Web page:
Monday, August 1

Secret

I was a precocious child.

By the age of two, I’d already pretty much mastered the ABC. And was well on the way to D.

By three years old I knew that this was Janet and that was John. I knew that Janet looked at the dog. And that John looked at the dog. And that the dog looked at Janet. And John. And as for Peter and Jane, I had them licked. Down pat. No more of such childish nonsense for me, I was moving on to the classics. 123 with Ant and Bee.

At the age of four, like so many children who grew up in England, I discovered Enid Blyton. I don’t have the same fond memories of her books that most have, my Blyton period was relatively short. Just a few short years, and then at the age of about six or seven I was introduced by my new best friend Graham to the delights of Biggles, and from that moment all thoughts of wizzo adventures and lashings and lashings of ginger beer were banished from my thoughts.

I don’t think I ever really related to Enid Blyton very well. The England depicted in her books was very different from the one I lived in. Her characters were all upper middle-class, their fathers had important jobs which would take them away to far off places, and the children would go away on camping holidays with a surprising lack of adult supervision, or would be invited to stay at a big country house with a rich uncle. And while there they would get involved in an adventure, be captured by smugglers or pirates and escape to warn the friendly local bobby who would be ever so grateful to them for being so clever. These things never seemed to happen on our council estate.

That’s probably why I was never a big fan of the Famous Five, and why I much preferred their less popular counterparts, the Secret Seven.

The Secret Seven were still impossibly middle-class, but somehow they seemed a bit more normal. They went to school, for one thing. Okay, private boys and girls only schools, but at least they didn’t seem to be on this perpetual holiday. And they had a purpose. They didn’t just stumble across adventures, they went looking for them. They were a secret detective society you see, with secret meetings, and a secret badge, and passwords and codes and everything.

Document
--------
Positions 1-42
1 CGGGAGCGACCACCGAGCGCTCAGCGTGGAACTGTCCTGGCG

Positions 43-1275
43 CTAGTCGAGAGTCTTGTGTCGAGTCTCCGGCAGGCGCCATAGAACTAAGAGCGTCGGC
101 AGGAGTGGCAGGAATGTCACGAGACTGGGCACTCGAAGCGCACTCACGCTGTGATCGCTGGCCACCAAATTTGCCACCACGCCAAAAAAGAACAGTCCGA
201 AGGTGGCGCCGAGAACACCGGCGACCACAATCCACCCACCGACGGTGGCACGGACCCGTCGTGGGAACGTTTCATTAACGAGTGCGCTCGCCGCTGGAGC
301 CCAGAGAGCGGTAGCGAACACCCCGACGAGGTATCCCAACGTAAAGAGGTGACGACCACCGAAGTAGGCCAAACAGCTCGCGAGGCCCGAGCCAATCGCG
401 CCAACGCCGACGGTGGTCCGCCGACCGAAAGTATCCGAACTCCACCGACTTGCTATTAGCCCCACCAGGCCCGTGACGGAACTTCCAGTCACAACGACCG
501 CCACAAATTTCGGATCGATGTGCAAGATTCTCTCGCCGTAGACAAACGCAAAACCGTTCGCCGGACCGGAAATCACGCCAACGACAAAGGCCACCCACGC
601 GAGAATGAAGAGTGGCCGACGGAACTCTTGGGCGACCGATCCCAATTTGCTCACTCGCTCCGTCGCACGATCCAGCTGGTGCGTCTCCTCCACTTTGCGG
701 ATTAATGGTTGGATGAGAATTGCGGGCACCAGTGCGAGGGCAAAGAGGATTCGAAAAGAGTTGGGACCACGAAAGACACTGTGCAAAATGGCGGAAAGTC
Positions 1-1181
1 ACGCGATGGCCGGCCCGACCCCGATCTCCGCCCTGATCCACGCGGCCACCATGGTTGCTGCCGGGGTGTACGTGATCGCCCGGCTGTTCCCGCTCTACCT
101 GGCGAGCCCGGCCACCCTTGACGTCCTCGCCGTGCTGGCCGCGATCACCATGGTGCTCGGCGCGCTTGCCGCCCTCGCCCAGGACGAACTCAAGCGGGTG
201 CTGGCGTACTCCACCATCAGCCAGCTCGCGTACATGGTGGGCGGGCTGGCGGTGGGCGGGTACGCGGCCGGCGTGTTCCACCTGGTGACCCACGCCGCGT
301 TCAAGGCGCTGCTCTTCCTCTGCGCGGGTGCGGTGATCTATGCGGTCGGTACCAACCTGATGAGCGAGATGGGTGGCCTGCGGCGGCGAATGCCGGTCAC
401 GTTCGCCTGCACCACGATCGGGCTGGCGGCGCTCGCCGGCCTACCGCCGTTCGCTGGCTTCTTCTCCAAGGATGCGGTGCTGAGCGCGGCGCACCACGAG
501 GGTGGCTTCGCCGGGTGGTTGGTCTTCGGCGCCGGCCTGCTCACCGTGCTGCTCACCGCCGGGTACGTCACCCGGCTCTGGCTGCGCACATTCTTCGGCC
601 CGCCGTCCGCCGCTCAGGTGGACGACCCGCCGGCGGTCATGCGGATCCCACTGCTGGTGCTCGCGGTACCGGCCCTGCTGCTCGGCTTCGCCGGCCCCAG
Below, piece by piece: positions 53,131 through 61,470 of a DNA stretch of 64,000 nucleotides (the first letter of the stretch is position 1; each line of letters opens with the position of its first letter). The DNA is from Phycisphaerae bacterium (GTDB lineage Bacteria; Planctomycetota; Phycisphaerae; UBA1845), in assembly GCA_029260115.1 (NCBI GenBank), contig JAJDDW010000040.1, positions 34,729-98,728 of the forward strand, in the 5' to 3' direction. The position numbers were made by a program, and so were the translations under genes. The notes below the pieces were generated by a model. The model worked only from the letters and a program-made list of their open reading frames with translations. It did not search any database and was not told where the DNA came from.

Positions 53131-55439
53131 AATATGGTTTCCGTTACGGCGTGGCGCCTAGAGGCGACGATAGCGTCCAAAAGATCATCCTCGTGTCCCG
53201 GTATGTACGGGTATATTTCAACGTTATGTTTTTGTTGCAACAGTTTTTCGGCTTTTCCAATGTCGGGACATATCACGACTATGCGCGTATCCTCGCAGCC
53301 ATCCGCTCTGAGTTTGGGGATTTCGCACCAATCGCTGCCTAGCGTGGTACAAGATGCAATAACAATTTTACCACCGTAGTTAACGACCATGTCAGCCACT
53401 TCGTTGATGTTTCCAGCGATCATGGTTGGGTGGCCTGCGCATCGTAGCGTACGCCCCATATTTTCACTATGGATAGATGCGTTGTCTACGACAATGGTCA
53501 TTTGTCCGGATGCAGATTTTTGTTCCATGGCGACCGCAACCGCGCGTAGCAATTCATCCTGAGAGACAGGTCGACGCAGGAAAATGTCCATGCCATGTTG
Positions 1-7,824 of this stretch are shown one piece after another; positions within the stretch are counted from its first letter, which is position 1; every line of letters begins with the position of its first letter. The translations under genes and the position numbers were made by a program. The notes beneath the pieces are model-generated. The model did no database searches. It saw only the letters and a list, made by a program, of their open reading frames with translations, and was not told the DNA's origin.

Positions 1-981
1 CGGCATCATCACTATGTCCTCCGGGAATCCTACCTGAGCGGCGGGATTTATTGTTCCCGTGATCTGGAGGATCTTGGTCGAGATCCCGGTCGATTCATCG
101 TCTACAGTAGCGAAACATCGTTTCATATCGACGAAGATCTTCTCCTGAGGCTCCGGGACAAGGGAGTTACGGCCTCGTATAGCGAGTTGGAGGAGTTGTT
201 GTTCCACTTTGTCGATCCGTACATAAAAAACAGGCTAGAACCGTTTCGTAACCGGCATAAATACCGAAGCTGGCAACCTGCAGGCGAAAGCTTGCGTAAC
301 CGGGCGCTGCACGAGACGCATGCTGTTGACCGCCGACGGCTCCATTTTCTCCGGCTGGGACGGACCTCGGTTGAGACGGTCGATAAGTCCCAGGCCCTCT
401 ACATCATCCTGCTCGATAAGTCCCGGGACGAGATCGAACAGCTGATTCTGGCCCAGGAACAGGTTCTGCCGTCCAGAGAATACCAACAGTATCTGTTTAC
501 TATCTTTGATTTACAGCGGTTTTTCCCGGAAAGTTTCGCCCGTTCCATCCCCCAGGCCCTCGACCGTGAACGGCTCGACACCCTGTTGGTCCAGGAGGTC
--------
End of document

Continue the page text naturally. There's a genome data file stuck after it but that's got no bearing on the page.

Peter was the leader. He was really bossy and got annoyed when anyone forgot one of the rules. He formed the club with his sister Janet, although she wasn’t second in command because she was just a girl. No, Jack was second in command, even though he kept losing his badge which made Peter very very cross. And then there was Colin, who always seemed to be the one to see something suspicious for them to investigate. And George, who never seemed to do much, as far as I recall, but at least he was one of the club. There were the girls as well of course, Janet, Barbara and Pam, but they were girls and as such, in an Enid Blyton story, they were mainly there to get in the way and be protected by the boys and occasionally think up a scheme for Peter to organise. Oh and there was Scamper the dog. There was always a dog in an Enid Blyton book.

I wanted to be like Peter. I wanted to have my own secret detective club. But when you are four years old and the only people who play with you are your older brothers and the local neighbourhood kids, there really aren’t that many people who want you to make badges for them and boss them around. And there were a surprising lack of adventures you could get yourself into in our part of the world.

But just up behind our house was an overgrown grass area we kids knew as The Wasteland. When I was about eight or nine they levelled it off and built blocks of flats there, but before that, when I was allowed to play, it was the place I always headed for. And in among the overgrown grass and the weeds I had my own imaginary Secret Seven society, and we had the best secret badges and secret passwords and codes ever, and we had the best adventures and solved the most thrilling mysteries.

The only thing missing was the lashings and lashings of ginger beer.